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Sunday, January 19, 2014

Get we to a nunnery

The Year of the Horse is almost upon us as we prepare to spend our first Lunar New Year 春节 here in Shànghăi 上海. It's a festive time of the year that I've never looked forward to celebrating, because while it's of great importance for Chinese reuniting with their families, it's also likely to be (based on past Taiwan experience) a cacophonous din of exploding firecrackers, not to mention densely packed roads, trains and subways, sightseeing spots overrun with pushing, shoving hordes and price-gouging on the part of hotels and restaurants. The hotel part I can only assume because we have no choice this year but to stay within in the city as I will have the "pleasure" of being the duty officer during the Spring Festival - if you know of any American citizen friends, relatives or acquaintances living within the greater Shanghai metropolitan area, please be sure to remind them that this will be a great time of year to leave the city (the further away from Shanghai, the better!).

Here at our home, we're trying to get into the spirit of things. The Christmas tree has been taken down, and in its place stands a wintersweet, known in Chinese as a làméi 腊梅, which blooms at this time of year and therefore holds some sort of significance the meaning of which my spouse is utterly unable to get across to her barbarian husband (because she herself doesn't know the reason why). The lunar new year's eve falls on January 30 this year, and our holiday break will stretch from the 31st to February 4.

Speaking of holidays, tomorrow is Martin Luther King, Jr. Day, which means I get the day off from work (though my daughter still has to go to school). Today, the three of us stepped out into the cold to do some sightseeing, an activity we haven't done as a family unit in quite some time (though Pamela has been busy the past few weeks entertaining visitors from Taiwan). We headed this afternoon to the Old City 老成 area, always busy on the weekends but especially so at this time of year, with the Lantern Festival 元宵节 as well as the new year fast approaching. Lunch was had in a small hole-in-the-wall restaurant located down a short, narrow alley and consisted of beef noodles, green vegetables and the above-pictured niángāo 年糕, aka "New Year cake". Made of steamed glutinous rice, it had a texture similar to that of mochi 餅.

Amber poses with a giant gourd outside the restaurant. We were in the vicinity of Yù Garden 豫园, one of Shanghai's most popular tourist attractions (especially the surrounding bazaar), but today our destination was somewhere a little different.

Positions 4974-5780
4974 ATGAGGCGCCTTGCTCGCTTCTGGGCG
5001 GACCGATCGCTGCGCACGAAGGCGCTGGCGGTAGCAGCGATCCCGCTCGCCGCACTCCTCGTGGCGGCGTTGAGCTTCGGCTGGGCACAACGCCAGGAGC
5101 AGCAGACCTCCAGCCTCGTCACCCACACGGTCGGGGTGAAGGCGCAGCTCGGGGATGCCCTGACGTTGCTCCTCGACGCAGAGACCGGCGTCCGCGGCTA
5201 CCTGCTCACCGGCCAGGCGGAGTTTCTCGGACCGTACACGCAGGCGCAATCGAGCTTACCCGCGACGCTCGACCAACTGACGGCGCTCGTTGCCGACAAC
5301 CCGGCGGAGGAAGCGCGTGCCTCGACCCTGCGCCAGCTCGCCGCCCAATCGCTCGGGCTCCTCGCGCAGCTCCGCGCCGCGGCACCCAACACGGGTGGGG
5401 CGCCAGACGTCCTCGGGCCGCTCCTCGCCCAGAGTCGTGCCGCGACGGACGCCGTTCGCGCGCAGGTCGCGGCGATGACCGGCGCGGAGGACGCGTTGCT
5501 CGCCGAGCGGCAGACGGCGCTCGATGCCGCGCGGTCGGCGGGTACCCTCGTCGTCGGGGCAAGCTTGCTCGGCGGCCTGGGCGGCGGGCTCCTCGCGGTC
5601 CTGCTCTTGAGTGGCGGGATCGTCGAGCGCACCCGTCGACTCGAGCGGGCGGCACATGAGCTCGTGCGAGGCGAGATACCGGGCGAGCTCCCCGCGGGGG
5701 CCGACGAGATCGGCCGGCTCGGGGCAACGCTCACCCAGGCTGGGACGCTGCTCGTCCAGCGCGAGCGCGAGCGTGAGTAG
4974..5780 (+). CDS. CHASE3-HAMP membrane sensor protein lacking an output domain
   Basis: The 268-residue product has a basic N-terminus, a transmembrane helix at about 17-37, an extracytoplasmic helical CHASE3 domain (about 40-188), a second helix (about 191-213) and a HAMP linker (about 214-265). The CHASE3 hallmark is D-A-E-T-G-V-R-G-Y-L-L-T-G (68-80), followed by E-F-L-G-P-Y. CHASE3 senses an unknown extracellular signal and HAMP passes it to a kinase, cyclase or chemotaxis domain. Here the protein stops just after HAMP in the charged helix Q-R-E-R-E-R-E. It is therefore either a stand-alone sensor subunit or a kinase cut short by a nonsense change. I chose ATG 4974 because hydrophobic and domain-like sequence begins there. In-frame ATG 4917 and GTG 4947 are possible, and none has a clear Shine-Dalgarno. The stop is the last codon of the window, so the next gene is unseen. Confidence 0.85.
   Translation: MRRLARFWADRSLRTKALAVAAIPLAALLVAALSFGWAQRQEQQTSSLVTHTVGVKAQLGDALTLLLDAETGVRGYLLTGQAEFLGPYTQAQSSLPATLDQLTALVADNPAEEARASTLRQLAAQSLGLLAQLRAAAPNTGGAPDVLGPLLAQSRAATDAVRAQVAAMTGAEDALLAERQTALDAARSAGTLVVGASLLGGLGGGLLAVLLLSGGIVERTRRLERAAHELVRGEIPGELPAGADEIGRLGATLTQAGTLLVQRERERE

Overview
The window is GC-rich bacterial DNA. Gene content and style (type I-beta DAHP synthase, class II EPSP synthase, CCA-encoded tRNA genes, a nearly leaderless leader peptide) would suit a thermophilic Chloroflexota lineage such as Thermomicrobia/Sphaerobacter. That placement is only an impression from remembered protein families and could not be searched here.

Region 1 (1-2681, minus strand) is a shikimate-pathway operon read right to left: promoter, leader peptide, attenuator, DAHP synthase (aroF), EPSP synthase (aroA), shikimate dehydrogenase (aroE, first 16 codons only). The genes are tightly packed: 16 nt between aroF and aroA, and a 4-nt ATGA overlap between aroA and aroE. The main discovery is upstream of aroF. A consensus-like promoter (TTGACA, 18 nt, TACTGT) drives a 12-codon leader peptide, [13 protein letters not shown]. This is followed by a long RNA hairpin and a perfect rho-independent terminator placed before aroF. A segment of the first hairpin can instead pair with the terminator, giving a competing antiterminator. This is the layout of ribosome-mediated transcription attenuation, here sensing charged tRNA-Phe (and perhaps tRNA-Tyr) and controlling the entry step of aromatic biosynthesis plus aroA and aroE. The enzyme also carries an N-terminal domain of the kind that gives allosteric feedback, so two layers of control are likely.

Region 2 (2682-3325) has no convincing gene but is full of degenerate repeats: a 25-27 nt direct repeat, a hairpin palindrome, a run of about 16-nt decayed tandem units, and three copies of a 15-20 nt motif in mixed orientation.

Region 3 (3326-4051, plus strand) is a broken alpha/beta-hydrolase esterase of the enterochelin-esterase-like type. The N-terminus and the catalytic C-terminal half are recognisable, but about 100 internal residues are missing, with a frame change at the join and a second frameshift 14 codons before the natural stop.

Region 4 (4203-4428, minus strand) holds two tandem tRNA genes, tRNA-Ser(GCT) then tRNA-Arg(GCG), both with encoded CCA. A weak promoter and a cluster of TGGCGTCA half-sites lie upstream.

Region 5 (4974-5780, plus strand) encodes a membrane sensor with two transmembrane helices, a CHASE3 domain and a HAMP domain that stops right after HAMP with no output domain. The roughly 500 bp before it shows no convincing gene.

A short walk to the west of the gardens lies the Chénxiānggé Nunnery 沉香阁. Temples are plentiful in Taiwan, but houses of worship are comparatively fewer and far between in Shanghai. 

Photography wasn't allowed inside the buildings, but we did visit the Hall of Heavenly Kings 天王殿, the Great Treasure Hall (pictured above) 大雄宝殿 and the Guānyīn Tower, which contained an androgynous image of the Buddhist Goddess of Mercy (and where one of the resident nuns gave my daughter an apple). 

Among the items for sale on the street outside the nunnery, you could purchase a small figurine of Máo Zédōng 毛泽东, in which the Great Helmsman comes off looking more like the Great Gardener.

A shop stocked with items related to the Lunar New Year

An establishment selling kites and various other bric-à-brac

My wife insisted on us plunging into the chaos of the Yùyuán Bazaar, a maze of narrow lanes cluttered with souvenir shops and food stands (including such traditional Chinese fare as KFC and DQ). Pamela was in search of stinky tofu 臭豆腐, which she unfortunately found.

Spring festival decorations were in abundance. The bazaar will no doubt be even more of a zoo come the holiday period.

Leaving the Yu Gardens behind, we walked over to Dàjìng Lù 大镜路, one of those odoriferous, jumbled little streets that were no doubt ubiquitous in Shanghai not all that long ago. My wife hates walking down streets like this one, because it forces her to come face-to-face with a China she knows is still quite common, but which she would prefer to ignore, especially in a city like Shanghai, where China's new-found prosperity is so much in evidence.

Pamela did take an interest in the jars filled with traditional alcohol, but she chose to ignore all that laundry hanging overhead. 

Time is running out for streets like Dajing Lu. Looming in the distance is the Shanghai Tower 上海中心大厦, due to be finished sometime this year, when it will stand 632 meters (2073 feet) high. The residents don't need to look so far, however - at the opposite end of the street, construction is nearing completion on what appears to be another high-priced condo complex.

Past the condos stands Báiyúnguān Temple 白云观

Unlike the nunnery, this Taoist temple was very active, with worshipers burning incense and colorfully-clad Taoist priests holding a noisy ceremony in the main hall while we were there.

"I see ya, you camera-toting foreign devil"

Bowing before a large statue of the Jade Emperor in the main hall

Big ass joss sticks

Like most old Chinese cities, Shanghai was once surrounded by a wall, one that stretched for five kilometers (3.1 miles) in length. Torn down in 1912, the only surviving section of the wall (erected in 1553) is found in the Dàjìng Pavilion 大镜阁, which dates from 1815. It sits next door to the Baiyunguan Temple. 

This dog taking a nap on Dajing Lu probably had no idea that just around the corner and a few hundred meters down the road, this sight (though, hopefully, not fate) would await him...

There, hanging among the sausage, the fish and other meats was hanging what the Taiwanese used to refer to as xiāngròu 香肉 "fragrant meat", a euphemism for when dining on man's best friend. Bon appétit!

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